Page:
# there are an infinite number of primes $\equiv\pm 1\penalty 0@\mskip 8.0mu ({\symoperators mod}\mskip 6.0mu 4)$

###### Theorem 1.

There are an infinite number of primes congruent to $3\pmod{4}$.

###### Proof.

Choose any prime $p\equiv 3\pmod{4}$; we find a prime of that form that exceeds $p$.

 $N=(2^{2}\cdot 3\cdot 5\cdot 7\cdots p)-1$

Clearly $N\equiv 3\pmod{4}$, and thus must have at least one prime factor that is also $\equiv 3\pmod{4}$. But $N$ is not divisible by any prime less than or equal to $p$, so must be divisible by some prime congruent to $3\pmod{4}$ that exceeds $p$. ∎

###### Theorem 2.

There are an infinite number of primes congruent to $1\pmod{4}$.

###### Proof.

Given $N>1$, we find a prime $p>N$ with $p\equiv 1\pmod{4}$. Let $p$ be the smallest (odd) prime factor of $(N!)^{2}+1$; note that $p>N$. Now

 $(N!)^{2}\equiv-1\pmod{p}$

and therefore

 $(N!)^{p-1}\equiv(-1)^{(p-1)/2}\pmod{p}.$

By Fermat’s little theorem, $(N!)^{p-1}\equiv 1\pmod{p}$, so we have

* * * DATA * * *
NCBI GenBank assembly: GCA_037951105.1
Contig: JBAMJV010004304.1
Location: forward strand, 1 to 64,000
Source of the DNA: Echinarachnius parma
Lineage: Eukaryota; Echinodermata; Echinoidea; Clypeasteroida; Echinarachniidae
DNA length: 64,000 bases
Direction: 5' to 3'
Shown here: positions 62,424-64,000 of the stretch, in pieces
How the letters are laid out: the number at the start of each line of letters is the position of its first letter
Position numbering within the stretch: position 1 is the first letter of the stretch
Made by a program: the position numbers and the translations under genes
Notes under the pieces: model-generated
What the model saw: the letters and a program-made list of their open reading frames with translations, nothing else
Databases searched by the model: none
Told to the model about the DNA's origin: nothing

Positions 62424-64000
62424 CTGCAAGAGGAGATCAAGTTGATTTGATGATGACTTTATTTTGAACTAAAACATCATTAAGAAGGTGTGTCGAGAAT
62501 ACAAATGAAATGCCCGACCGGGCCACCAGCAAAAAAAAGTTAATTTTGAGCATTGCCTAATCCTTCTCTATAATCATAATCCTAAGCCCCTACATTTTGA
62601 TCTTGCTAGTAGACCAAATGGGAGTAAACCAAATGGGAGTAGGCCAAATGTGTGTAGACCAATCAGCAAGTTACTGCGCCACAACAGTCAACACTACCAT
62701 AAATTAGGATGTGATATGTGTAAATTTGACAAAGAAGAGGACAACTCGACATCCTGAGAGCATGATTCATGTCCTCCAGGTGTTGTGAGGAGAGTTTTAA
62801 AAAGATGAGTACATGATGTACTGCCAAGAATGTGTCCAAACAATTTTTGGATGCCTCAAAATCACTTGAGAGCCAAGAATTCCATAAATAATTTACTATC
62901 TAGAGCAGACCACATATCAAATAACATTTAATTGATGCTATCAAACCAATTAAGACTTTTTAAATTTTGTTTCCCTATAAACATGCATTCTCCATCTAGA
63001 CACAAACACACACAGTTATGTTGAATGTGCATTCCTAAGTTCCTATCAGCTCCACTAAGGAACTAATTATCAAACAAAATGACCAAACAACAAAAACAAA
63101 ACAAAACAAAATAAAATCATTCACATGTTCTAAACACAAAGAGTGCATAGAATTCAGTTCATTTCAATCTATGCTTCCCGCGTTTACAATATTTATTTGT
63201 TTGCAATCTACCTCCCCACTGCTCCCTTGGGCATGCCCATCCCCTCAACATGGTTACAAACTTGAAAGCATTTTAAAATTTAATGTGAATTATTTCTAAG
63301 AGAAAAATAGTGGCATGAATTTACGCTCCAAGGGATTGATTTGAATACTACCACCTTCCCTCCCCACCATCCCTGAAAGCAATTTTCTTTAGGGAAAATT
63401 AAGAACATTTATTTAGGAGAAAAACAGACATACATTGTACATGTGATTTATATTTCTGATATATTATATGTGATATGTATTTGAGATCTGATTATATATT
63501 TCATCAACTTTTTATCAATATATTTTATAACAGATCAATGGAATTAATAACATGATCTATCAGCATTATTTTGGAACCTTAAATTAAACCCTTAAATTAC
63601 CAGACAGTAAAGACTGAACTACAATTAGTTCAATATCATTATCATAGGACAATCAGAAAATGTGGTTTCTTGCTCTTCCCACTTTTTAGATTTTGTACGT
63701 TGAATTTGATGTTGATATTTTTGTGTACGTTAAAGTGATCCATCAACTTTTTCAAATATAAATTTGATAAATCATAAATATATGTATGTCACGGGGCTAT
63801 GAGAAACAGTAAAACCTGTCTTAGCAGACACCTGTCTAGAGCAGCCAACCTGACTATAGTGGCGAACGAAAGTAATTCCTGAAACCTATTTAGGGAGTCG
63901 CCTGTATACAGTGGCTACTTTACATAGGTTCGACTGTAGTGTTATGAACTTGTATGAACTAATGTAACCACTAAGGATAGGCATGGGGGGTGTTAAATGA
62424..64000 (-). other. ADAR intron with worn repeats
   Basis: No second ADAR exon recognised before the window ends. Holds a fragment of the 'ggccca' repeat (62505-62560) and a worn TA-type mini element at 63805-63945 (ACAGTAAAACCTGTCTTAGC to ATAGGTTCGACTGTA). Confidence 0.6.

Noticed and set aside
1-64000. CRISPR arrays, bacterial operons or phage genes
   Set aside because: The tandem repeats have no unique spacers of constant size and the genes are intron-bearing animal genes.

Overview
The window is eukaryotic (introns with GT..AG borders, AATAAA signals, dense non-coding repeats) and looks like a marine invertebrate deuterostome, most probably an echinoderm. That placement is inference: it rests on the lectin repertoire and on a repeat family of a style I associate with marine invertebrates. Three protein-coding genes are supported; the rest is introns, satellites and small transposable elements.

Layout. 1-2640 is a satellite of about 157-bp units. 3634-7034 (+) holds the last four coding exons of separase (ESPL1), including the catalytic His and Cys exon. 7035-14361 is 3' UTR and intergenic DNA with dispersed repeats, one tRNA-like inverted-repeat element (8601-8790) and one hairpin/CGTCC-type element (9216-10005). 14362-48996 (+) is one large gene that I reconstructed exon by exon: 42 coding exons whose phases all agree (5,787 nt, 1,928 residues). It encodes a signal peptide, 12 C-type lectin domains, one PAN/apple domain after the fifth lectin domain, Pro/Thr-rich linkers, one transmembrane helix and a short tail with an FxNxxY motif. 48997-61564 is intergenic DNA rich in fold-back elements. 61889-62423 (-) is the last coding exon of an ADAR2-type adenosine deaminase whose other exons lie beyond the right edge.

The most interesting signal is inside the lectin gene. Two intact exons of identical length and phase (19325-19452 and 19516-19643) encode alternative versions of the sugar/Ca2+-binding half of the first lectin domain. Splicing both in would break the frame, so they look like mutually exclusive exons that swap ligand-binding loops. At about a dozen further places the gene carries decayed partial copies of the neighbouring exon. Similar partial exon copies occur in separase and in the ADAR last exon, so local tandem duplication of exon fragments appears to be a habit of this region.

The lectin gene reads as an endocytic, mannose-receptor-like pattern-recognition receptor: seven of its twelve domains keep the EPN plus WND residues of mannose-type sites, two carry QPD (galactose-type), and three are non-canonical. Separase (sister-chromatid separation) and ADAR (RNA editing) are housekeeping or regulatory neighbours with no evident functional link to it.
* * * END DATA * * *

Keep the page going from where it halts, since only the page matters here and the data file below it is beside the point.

$(-1)^{(p-1)/2}\equiv 1\pmod{p}$

The left-hand side cannot be -1, since then $0\equiv 2\pmod{p}$. Thus $(-1)^{(p-1)/2}=1$ and it follows that $p\equiv 1\pmod{4}$. ∎

Note that the variant of Euclid’s proof of the infinitude of primes used in the proof of Theorem 1 does not work for Theorem 2, since we cannot conclude that an integer $\equiv 1\pmod{4}$ has a factor of the same kind.

## References

Title there are an infinite number of primes $\equiv\pm 1\penalty 0@\mskip 8.0mu ({\symoperators mod}\mskip 6.0mu 4)$ ThereAreAnInfiniteNumberOfPrimesequivpm1pmod4 2013-03-22 16:56:59 2013-03-22 16:56:59 rm50 (10146) rm50 (10146) 4 rm50 (10146) Theorem msc 11N13